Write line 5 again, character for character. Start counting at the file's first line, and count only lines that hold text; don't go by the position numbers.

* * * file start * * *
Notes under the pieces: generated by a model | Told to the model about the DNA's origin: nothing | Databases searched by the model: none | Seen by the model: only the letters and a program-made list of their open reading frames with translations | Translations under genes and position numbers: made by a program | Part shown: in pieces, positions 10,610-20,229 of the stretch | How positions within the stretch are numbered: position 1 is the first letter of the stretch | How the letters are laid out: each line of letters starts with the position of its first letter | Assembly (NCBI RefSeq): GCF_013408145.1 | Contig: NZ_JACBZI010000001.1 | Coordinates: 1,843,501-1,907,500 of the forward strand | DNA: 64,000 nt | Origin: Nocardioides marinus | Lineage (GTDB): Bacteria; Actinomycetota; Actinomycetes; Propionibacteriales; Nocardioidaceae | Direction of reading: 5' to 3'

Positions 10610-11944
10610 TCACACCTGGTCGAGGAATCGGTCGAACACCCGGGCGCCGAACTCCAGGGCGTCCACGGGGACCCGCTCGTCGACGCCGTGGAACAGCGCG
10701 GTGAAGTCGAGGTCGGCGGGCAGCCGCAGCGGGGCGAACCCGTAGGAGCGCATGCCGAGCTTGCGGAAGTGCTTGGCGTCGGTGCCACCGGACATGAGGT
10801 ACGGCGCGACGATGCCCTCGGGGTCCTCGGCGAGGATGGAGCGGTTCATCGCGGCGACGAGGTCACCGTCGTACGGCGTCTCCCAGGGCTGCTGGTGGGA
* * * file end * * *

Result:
10801 ACGGCGCGACGATGCCCTCGGGGTCCTCGGCGAGGATGGAGCGGTTCATCGCGGCGACGAGGTCACCGTCGTACGGCGTCTCCCAGGGCTGCTGGTGGGA